App O’ The Mornin’: Puzzle Agent UPDATE

Update (10/11/10): This morning’s app is a revisit of Puzzle Agent, which I review favorably below. The game had problem with fuzzy textures and weird texture drawing. I’m not seeing any more of the texture pop in in the few scenes I spot-checked, so the update does appear to have fixed this. It also broke the game in the process.

The Puzzle Agent update does the unforgivable: it wipes your saved games. It doesn’t do this right away. It begins by making the game utterly unplayable. Attempting to load a game causes the app to hang. You have to delete the app from your device and then load a fresh copy back on. (By the way, the warning about these problems was not included in the original update. It was added later.)

If you’ve never tried Puzzle Agent, I do still recommend it, even though this is pretty damn irritating. If you have played it, don’t update it if you care about your saves.

Original Review

His name is Nelson Tethers, and he’s a Puzzle Agent for the FBI. He solves the tricky puzzles no one else can solve in order to keep America safe.

His latest case? Why has the Scoggins eraser factory in Minnesota stopped producing erasers … the very erasers used by the president? In order to solve the mystery and get eraser production back on line, he needs to explore the snow-bound town of Scoggins, which is filled with the usual roster of Midwestern comic relief.

Puzzle Agent is a typically quirky adventure game from Telltales Games, the people behind the Sam & Max, Wallace & Gromit, and Strongbad episode games. The visual style is based on the work of cartoonist Graham Annabale, best known for his Grickle books. Annabale has a style reminiscent of the cartoonists from the classic days of the New Yorker, particularly Peter Arno. He draws a simple but expressive line that derives its humor from deadpan stares and nervous expressions.

This look is the foundation for the entire game, which uses a simple comic mystery as the pretext for a series of logic puzzles. The adventure gameplay elements are less prominent here than in previous Telltale games, reduced to a minimal amount of scene searching and extensive dialog scenes.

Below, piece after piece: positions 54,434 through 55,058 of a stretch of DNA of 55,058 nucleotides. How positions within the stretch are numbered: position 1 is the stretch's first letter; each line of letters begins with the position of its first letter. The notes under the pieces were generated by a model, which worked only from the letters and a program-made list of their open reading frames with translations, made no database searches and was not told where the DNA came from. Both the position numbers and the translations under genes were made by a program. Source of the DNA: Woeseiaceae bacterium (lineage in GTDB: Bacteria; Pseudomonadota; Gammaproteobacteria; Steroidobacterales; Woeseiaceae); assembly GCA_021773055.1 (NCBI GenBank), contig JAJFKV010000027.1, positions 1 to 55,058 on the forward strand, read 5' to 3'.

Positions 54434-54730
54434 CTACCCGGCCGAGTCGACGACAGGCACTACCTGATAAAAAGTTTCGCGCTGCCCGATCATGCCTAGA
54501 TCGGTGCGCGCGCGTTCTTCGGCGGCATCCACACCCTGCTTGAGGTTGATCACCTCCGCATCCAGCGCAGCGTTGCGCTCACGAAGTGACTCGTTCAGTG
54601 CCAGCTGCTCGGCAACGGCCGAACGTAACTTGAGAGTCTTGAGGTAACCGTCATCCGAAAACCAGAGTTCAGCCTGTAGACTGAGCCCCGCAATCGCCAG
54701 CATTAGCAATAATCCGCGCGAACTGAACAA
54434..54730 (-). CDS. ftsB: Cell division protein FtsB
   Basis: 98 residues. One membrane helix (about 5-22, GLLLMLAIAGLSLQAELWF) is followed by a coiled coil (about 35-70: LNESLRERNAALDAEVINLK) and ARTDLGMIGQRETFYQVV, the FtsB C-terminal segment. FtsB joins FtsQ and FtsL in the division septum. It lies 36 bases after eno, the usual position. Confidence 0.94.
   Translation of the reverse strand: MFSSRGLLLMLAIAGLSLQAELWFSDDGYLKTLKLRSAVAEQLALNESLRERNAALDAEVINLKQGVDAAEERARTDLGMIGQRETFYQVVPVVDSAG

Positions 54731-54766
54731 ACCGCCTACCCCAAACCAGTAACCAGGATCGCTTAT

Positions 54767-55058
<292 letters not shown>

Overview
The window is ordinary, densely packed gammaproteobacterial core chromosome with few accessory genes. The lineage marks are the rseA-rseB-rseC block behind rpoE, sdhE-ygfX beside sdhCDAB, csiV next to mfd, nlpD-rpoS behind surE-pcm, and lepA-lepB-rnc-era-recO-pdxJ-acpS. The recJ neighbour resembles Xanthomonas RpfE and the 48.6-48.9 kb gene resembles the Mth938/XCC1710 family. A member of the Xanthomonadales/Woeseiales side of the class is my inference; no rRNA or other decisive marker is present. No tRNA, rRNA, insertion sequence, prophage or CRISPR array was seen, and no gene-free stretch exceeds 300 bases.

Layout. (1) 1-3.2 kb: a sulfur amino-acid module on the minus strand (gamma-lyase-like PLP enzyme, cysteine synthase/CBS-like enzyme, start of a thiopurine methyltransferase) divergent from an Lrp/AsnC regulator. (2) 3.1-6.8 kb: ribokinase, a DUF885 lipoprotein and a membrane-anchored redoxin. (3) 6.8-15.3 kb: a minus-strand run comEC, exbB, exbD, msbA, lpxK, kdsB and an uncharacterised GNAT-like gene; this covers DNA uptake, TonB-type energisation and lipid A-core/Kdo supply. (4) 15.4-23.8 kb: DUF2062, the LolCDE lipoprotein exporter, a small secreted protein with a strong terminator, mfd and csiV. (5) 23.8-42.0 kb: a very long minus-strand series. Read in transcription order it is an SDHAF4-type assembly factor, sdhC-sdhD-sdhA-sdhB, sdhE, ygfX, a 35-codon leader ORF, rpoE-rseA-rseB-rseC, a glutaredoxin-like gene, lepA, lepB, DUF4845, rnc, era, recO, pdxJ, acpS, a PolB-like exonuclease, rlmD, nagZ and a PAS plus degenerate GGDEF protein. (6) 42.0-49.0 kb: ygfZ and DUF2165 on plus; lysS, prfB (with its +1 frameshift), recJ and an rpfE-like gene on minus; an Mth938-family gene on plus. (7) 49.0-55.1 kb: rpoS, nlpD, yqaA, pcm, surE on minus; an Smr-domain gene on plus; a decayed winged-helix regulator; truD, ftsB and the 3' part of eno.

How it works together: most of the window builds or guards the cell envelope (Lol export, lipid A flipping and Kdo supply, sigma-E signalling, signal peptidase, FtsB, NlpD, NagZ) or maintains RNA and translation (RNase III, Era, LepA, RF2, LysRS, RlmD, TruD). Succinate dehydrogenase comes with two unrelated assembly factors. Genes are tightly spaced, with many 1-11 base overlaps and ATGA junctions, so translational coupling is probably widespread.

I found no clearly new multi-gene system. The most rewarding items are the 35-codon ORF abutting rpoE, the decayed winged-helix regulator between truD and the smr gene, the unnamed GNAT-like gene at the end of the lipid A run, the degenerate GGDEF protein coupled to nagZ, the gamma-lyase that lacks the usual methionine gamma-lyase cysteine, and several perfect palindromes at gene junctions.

Instead, Puzzle Agent focuses on single screen logic puzzles, placing it firmly in the casual camp. It’s being dismissed by people with short memories as little more than a Professor Layton clone, but in fact this kind of puzzle adventure goes back a couple of decades, to titles like Jewels of the Oracle, Dr. Brain, and 7th Guest.

Considered as a puzzle compilation with a narrative-adventure shell, it delivers the goods. A couple of puzzle formats repeat, but most of them are fresh, many of them are fairly challenging, and some are almost impenetrable. Unfortunately, some of that impenetrability comes from occasionally obscure descriptions, which make the objective of a puzzle hard to determine.

This isn’t a persistent problem, however, and a built in hint system (paid for using pre-chewed gum: don’t ask) means you’ll never be stuck too long. The puzzles range from simple verbal puzzles, such as figuring out a problem from a series of clues, to jigsaws, path-laying, sequencing, and more.

The original PC game was released earlier to this summer to tepid reviews, mostly from people complaining that it wasn’t Professor Layton. The price-point ($10) should have signaled that Telltale was positioning this as a casual game with a few hours of gameplay, a collection of puzzles, and a light, funny story and style.

The app conversion is generally effective, but it has a bug that appears to effect only smaller units (iPhones and Touches) and not iPads. On my Touch, there was a problem with textures and smoothing that caused some image pop-in and occasional fuzziness. Telltale is aware of the problem and is promising a fix. I revisit it when I get a chance to check it out.

As for the controls: they work pretty well on the Touch, but probably will fare better on an iPad. Some of the objects are simply too small to really “grab” with a finger. (They were clearly designed for use with a mouse.) It’s not a universal problem, but it crops up often enough to slow things down.Those reservations aside, I’d recommend this one for people who just like single-screen logic puzzles. For $5, you get an appealing visual style, clever puzzles, and a few laughs along the way.